Feature: Finishing Touch
For eight months, craftsmen working on Solemar, a 202-foot Amels yacht, hammered and sawed and welded at a heart-pounding pace. Then on June 12, 2003, a Thursday, their frenzied efforts turned frantic as they tried to beat their deadline and enable the ship to begin its maiden voyage from Amels’ Vlissingen boatyard in the Netherlands to the South of France that day, a day earlier than scheduled. "It’s a very unlucky thing to do," Mick Leach, the boat’s designer, says of making a maiden voyage on the 13th day of a month, especially when it falls on a Friday. "It was manic, as you can imagine."
Just before midnight, subcontractors completed their labor and lawyers approved the contracts, allowing Solemar to weigh anchor and Leach to believe that his luck, having turned from good to bad to good again, would be sustained.
Solemar, a 12-passenger vessel now owned by a group of Russians, originally belonged to an American who several years earlier had commissioned Leach and Amels to design and build the megayacht. However, after September 11, 2001, when the vessel was only halfway finished, the owner put the Dutch yacht back on the market for financial reasons. "I was horrified," says Leach.
The designer understood his client’s decision but feared the ramifications for his firm. The boat, which the owner had planned to use as a second home, was Leach’s first solo project and would serve as the flagship of his portfolio. While his unfinished project was vexing Leach, Capt. Andrew Clarke, who would become Solemar’s skipper, was chatting with the Russians about a custom yacht. They had cruised aboard charter yachts captained by Clarke for five years and were ready to own their first vessel—but not prepared to wait for a new build to be completed. Clarke and his clients scouted several shipyards before finding the half-built Amels, and after determining that it would take less than a year to deliver the boat, the owners purchased the vessel.
This timeline, however, hinged upon the owners’ acceptance of the yacht’s basic structure. Had they gutted the interior or divided the master suite into a pair of smaller staterooms, the delivery date would have been extended significantly, and the price would have risen sharply. "You could take the whole interior out and start again if you wish, but you put a year on the project," Leach says. "It could have been done, but the costs would have been astronomical to achieve that. Absolutely astronomical."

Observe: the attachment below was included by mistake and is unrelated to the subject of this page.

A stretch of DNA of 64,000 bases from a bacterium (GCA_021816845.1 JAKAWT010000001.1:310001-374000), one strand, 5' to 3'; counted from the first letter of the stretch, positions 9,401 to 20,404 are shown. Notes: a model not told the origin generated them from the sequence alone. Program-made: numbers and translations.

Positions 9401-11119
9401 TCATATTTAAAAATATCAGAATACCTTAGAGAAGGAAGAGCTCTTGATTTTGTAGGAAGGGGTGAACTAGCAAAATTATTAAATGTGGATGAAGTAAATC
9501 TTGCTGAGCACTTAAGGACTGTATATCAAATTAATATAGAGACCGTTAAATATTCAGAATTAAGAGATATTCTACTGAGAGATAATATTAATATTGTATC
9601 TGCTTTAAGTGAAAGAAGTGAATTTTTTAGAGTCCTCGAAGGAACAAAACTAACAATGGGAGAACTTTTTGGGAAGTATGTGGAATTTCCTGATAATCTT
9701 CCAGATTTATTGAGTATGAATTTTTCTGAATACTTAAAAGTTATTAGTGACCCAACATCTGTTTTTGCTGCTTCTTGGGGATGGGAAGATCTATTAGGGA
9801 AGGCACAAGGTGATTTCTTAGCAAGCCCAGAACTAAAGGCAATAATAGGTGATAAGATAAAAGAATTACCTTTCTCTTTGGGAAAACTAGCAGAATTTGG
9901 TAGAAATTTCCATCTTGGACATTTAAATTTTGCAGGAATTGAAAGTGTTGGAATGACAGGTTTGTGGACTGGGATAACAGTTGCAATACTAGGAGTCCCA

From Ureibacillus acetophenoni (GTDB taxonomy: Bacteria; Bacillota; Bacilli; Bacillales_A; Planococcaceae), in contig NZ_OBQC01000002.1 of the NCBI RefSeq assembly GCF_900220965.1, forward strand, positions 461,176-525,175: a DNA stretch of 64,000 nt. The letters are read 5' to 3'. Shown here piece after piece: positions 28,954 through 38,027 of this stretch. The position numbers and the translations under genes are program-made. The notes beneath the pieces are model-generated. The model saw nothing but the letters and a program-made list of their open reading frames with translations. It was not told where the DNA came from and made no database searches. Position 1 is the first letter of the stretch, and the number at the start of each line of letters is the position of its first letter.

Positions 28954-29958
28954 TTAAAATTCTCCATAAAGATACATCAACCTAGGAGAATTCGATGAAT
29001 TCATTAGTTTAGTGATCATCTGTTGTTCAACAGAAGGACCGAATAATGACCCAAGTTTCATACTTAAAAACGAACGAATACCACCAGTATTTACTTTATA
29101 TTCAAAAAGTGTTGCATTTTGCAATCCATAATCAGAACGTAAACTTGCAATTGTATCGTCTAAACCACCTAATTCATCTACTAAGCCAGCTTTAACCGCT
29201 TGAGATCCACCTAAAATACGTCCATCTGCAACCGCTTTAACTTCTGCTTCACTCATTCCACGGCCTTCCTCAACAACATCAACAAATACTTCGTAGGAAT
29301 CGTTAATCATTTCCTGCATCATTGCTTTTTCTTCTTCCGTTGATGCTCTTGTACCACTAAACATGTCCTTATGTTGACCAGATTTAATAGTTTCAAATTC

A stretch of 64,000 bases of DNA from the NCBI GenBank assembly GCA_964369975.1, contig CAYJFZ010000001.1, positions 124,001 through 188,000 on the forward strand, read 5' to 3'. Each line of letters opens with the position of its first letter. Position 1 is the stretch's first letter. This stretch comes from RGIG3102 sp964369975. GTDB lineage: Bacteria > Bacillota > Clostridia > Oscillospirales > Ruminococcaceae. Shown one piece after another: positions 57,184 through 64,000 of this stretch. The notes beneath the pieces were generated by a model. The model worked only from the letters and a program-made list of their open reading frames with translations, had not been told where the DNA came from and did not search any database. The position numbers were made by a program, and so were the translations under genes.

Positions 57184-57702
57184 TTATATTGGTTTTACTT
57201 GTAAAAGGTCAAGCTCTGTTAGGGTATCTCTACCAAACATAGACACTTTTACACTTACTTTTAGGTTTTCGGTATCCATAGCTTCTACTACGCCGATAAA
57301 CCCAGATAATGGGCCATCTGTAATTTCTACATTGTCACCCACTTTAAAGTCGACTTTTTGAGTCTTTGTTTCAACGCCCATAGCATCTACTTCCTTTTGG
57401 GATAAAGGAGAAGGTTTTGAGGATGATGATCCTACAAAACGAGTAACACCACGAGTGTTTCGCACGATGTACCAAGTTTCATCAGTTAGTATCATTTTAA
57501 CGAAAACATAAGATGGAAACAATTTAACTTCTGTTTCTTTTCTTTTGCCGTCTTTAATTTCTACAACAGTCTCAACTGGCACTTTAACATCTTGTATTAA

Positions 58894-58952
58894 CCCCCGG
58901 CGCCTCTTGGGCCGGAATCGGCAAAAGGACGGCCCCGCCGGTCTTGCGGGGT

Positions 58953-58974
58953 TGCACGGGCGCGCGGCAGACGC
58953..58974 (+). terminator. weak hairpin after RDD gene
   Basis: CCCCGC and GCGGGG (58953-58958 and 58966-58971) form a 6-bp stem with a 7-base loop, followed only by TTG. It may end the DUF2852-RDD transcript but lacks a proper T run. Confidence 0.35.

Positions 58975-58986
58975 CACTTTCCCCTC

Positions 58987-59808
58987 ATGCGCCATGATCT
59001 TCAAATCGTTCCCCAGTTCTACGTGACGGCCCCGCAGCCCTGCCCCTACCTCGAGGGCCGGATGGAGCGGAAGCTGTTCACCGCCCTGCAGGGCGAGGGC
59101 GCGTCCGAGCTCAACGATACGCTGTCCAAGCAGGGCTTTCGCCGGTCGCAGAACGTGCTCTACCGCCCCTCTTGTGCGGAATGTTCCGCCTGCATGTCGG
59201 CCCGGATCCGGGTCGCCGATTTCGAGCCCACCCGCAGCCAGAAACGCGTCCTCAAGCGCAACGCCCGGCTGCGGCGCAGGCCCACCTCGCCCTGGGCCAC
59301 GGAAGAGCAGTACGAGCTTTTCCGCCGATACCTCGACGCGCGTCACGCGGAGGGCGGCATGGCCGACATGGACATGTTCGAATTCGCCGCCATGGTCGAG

To keep the project on schedule, the owners requested changes to the interior’s surface treatments only, and although the alterations were not major, Solemar’s did become the second-most expensive interior built by Amels. While the new owners did not care for the yacht’s dark woods, they had Leach brighten the interior by adding carpets, fabrics, and contemporary sculptures and furniture, much of which is either cream-colored or off-white. But even these subtle modifications tested the patience of the owners. "Even though the boat was that complete, they wanted everything now," Clarke says of his clients. "To make changes takes time because everything is custom built by specialists. A hinge on the boat has to be handmade. Furniture is handmade. The money side was not a problem, but making changes was—because they did not have a complete grasp of the time it takes."
The Russians did insist on one major change. They are young men who share with Clarke an affection for water sports; during their charters, they spent much of their time windsurfing and riding Jet Skis and WaveRunners. Under the original design, the workout equipment would have had to be placed on the top deck instead of below in an exercise area, because one of the owners is 6-foot-9-inches tall. While running on a treadmill belowdecks, he would have had to wear a helmet to protect his head from the low ceiling. Leach agreed that the plans needed to be altered. "It was looking ugly among the beautiful barbecue equipment," Leach says of the treadmill. "I was very reluctant to put that blob on top of the sundeck."
Instead, Leach designed an enclosed air-conditioned gym on the sundeck. He was concerned that the yacht’s profile would be marred by the late addition and that some of the boat’s technical systems might have to be repositioned, but he designed a simple enclosure with floor-to-ceiling glazed windows and doors and a silver roof to house weights and aerobic equipment. The gym also forms a wind barrier for the top level of the boat, enabling the owners and their guests to enjoy the sundeck without fear of losing their napkins and tablecloths to the sea. According to Clarke, the gym added $1 million to the project’s cost.
Eight months after work on the project resumed, Solemar was completed. The yacht spent its first summer in the Mediterranean and is available for charter in the Caribbean for $375,000 per week through Nigel Burgess, a charter and management firm. Leach says that he is happy Solemar’s new owners are pleased with their boat, but for selfish reasons, he still wishes the original owner had been able to follow through on his plans. Having spent much time with the owner and his family while designing the boat, Leach was promised generous use of Solemaronce it was completed. "I don’t get to see it much now," Leach says. "That’s my only regret."